The Symbolism and Practical Uses of the Birch Tree
The Silver Birch is a most sacred tree in Celtic Mythology, symbolizing new beginnings, resiliency, and protection. It also has many practical uses.
Spiritual respect for the silver birch traces back to ancient times before the written word- in fact some legends hold that the first Ogham symbols were carved onto a birch branch due to reverence for its beauty and resiliency.
According to the Ogham tree calendar, the birch tree is associated with the following:
Ogham letter B Ruler of the 1st Lunar Month
24th December – 20th January
The sacred Silver Birch was associated with the Celtic goddess Brigid. Traditionally, the tree was used to make Maypoles to dance around, and to start the fires, when celebrating Beltane.
In ancient times the birch tree had many other magical uses and properties. When an object was believed to be possessed, beating it with a birch branch was said to free it from spirits. On Midsummer’s Eve when boughs were hung over doors to guard and bring good luck. Birch trees were also decorated with red and white rags then propped against stable doors to ward off evil influence.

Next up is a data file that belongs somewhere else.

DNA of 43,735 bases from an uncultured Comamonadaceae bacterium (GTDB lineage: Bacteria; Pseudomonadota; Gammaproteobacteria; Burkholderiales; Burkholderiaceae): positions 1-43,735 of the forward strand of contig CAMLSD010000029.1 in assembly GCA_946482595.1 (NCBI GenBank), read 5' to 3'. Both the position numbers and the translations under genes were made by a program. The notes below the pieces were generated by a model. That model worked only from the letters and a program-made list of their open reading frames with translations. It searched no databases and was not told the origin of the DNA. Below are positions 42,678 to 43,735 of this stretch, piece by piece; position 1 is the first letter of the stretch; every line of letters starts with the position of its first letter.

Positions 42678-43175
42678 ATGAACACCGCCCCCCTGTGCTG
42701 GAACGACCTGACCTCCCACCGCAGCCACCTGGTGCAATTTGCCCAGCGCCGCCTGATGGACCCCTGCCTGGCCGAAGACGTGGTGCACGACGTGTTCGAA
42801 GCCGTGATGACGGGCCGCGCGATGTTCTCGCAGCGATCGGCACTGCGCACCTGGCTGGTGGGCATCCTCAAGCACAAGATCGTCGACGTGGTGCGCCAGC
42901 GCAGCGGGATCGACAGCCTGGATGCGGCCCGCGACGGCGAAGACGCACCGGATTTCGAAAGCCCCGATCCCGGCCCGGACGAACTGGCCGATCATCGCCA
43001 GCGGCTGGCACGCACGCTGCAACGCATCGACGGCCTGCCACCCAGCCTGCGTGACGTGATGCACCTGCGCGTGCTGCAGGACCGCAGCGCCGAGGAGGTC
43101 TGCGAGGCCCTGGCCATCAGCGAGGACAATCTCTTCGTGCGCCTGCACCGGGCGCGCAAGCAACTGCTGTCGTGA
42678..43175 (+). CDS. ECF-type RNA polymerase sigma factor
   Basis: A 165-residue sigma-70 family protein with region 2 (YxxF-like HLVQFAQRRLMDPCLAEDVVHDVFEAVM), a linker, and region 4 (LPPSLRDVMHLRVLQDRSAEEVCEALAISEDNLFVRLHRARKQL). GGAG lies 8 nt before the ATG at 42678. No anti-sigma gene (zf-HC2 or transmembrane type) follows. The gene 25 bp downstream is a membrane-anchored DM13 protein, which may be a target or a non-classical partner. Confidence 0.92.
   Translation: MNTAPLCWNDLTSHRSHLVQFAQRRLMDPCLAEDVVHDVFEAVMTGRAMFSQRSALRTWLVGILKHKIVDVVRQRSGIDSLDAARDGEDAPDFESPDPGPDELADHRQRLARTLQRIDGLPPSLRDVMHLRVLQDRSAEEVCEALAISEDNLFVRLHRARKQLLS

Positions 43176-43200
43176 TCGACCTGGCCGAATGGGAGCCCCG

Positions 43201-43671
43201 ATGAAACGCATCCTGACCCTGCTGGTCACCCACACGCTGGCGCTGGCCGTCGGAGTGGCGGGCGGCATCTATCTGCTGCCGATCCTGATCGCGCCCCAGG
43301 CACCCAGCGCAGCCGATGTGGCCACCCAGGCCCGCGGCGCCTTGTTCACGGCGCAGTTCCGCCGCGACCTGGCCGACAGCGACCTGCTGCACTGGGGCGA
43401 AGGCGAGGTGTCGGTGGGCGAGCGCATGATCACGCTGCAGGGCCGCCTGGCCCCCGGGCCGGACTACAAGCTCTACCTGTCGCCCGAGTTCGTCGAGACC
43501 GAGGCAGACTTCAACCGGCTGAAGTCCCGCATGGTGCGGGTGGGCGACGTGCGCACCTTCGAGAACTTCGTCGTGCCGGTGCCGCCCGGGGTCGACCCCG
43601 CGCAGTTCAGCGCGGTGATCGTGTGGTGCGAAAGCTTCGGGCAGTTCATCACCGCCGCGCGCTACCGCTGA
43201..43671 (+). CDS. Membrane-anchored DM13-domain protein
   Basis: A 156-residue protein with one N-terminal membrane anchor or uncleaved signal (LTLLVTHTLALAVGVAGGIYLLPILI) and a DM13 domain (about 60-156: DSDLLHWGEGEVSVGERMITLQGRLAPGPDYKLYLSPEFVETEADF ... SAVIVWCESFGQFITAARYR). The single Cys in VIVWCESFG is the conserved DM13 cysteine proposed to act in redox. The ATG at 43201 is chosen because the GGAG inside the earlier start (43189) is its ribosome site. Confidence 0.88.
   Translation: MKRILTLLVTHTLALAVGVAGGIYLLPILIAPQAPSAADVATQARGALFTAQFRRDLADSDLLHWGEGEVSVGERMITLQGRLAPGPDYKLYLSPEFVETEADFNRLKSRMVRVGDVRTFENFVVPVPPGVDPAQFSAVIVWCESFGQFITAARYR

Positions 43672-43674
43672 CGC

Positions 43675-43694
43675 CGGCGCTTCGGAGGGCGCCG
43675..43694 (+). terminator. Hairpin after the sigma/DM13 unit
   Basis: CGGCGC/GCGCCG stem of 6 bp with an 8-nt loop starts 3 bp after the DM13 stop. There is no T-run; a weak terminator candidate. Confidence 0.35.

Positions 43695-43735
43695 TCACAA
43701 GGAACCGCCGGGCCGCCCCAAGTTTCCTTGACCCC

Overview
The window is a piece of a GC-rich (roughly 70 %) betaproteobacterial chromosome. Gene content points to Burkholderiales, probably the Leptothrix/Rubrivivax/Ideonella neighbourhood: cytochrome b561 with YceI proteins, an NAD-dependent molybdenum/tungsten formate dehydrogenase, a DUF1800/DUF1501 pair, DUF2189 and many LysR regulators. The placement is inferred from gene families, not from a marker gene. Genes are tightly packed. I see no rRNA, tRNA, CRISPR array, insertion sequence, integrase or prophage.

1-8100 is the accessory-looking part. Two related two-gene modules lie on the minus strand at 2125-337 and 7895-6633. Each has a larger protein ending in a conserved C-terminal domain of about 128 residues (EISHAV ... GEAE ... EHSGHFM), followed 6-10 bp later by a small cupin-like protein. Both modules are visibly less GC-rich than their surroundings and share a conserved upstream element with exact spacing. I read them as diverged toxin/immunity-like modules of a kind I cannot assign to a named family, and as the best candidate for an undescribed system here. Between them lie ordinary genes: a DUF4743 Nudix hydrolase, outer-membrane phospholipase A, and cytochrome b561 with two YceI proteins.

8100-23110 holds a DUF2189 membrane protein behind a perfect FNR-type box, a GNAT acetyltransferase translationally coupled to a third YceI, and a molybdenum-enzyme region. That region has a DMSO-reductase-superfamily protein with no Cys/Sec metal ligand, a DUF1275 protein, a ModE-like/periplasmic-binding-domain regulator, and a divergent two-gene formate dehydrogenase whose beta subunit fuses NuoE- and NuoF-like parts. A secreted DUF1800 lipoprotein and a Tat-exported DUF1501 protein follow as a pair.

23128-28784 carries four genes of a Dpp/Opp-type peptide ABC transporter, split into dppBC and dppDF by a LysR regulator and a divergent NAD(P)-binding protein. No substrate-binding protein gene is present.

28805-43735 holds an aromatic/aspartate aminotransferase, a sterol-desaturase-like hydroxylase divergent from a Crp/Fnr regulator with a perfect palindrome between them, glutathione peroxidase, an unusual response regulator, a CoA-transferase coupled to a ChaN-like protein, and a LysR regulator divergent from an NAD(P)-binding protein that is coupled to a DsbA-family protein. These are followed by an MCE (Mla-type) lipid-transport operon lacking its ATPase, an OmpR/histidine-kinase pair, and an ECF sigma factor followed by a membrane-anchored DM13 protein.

Overall, the silver birch is said to hold the following powers:
Purification, A Guardian of New Beginnings, Bringer of Hope, Channeler of Emotion, and Protection.
IN THE MATRIX
When a birch tree catches your eye, chances are your mind just broke through into a new beginning or perspective. It’s a good omen signaling growth.
A MINDFULNESS EXERCISE
Resting with one’s back to a birch tree trunk was said by ancient celts to clear up passionate emotions, such as rage or unwanted lust/love. Whether or not you believe in magic, this is a beautiful mindfulness exercise to bring into the present.
PRACTICAL USES OF THE SILVER BIRCH
In the folk medicine of multiple cultures, birch samples were used as curative and preventative tonics as well as on the skin in ointments and oil. Birch tea could be used as a diuretic or laxative, cleansing the organs of toxins, and its bark could soothe muscle pain.
Its bark was also sewn to make food pouches, and its wood used for canoes.